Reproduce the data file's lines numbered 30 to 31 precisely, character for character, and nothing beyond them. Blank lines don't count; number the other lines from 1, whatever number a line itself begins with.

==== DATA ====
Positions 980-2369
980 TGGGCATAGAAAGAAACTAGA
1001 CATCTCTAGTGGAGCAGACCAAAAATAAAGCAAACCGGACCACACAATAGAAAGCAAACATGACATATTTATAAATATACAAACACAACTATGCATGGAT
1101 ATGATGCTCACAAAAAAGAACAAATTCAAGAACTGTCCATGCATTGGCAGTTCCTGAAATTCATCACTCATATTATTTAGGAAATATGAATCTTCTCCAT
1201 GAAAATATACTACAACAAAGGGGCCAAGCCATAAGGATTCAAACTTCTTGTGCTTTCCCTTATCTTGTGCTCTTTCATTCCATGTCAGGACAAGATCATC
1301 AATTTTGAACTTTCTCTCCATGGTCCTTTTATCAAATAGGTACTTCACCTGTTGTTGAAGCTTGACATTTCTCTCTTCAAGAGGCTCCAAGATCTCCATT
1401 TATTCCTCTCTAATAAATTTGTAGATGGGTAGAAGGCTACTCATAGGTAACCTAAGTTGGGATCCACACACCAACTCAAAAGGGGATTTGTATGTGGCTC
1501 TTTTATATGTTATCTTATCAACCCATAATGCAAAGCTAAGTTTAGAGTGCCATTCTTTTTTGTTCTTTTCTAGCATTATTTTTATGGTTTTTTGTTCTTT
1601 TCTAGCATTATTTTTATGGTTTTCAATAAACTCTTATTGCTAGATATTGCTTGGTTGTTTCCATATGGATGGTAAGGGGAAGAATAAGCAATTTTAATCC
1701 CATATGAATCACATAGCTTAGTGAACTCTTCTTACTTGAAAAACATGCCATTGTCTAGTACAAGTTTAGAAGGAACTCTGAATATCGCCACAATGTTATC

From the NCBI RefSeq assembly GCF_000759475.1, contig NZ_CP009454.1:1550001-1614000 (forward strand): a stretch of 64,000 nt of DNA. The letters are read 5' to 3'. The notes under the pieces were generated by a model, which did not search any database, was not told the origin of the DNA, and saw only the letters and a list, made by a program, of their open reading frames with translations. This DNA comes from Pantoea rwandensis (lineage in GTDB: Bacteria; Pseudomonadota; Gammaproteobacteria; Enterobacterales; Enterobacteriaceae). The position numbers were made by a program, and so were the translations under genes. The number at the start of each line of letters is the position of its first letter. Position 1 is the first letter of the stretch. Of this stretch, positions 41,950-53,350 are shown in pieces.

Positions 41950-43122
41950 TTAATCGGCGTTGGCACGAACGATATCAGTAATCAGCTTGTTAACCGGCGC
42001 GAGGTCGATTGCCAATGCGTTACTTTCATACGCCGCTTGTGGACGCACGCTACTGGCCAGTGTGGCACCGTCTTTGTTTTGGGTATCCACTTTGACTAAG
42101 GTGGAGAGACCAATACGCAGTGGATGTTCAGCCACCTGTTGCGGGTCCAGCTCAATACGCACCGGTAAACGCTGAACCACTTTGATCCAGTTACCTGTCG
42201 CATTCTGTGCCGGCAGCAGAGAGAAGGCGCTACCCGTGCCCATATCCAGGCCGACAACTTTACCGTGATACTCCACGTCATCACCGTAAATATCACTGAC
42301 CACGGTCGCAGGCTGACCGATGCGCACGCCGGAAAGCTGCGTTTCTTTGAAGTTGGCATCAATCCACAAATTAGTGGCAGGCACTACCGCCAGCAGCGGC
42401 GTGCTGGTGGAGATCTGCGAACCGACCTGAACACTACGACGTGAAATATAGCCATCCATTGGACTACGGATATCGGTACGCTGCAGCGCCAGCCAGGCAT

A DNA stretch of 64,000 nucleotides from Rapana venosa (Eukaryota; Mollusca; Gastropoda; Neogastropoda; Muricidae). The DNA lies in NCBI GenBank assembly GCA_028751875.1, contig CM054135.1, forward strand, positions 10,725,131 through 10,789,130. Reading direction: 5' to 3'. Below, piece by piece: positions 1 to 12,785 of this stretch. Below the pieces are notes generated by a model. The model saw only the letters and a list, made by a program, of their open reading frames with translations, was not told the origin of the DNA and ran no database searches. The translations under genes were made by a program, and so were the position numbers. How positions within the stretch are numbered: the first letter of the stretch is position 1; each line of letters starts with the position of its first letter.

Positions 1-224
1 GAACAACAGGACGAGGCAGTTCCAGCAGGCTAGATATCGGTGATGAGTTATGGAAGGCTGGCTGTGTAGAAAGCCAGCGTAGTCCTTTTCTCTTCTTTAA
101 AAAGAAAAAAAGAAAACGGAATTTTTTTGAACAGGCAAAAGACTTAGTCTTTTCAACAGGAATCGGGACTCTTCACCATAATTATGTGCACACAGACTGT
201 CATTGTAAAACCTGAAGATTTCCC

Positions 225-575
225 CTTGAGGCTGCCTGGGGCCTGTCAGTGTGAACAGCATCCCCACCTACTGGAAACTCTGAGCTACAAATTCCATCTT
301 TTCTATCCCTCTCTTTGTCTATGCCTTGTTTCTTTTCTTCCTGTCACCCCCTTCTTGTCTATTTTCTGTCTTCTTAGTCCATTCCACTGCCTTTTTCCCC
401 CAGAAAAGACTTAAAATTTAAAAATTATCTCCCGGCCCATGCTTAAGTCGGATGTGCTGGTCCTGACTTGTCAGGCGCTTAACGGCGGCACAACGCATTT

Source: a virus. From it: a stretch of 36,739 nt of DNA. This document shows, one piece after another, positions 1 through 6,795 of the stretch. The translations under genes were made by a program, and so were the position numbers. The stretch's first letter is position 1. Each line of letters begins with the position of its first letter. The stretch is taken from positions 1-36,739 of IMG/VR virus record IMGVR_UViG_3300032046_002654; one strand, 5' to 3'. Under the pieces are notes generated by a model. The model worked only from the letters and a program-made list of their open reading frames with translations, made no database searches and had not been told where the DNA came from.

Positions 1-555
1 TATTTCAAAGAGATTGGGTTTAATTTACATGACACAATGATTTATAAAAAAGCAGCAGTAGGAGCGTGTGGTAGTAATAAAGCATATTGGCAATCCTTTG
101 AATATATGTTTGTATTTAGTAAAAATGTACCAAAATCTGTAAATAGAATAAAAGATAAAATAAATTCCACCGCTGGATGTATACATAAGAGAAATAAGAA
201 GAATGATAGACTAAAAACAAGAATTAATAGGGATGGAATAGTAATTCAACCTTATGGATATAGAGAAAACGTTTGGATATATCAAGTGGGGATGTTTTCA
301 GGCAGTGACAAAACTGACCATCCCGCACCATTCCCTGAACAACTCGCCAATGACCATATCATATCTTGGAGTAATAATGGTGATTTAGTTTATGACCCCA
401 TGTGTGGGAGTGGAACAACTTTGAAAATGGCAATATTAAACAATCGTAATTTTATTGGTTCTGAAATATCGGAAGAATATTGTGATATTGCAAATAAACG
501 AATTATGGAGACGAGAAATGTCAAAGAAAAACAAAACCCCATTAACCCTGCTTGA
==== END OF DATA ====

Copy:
1 TATTTCAAAGAGATTGGGTTTAATTTACATGACACAATGATTTATAAAAAAGCAGCAGTAGGAGCGTGTGGTAGTAATAAAGCATATTGGCAATCCTTTG
101 AATATATGTTTGTATTTAGTAAAAATGTACCAAAATCTGTAAATAGAATAAAAGATAAAATAAATTCCACCGCTGGATGTATACATAAGAGAAATAAGAA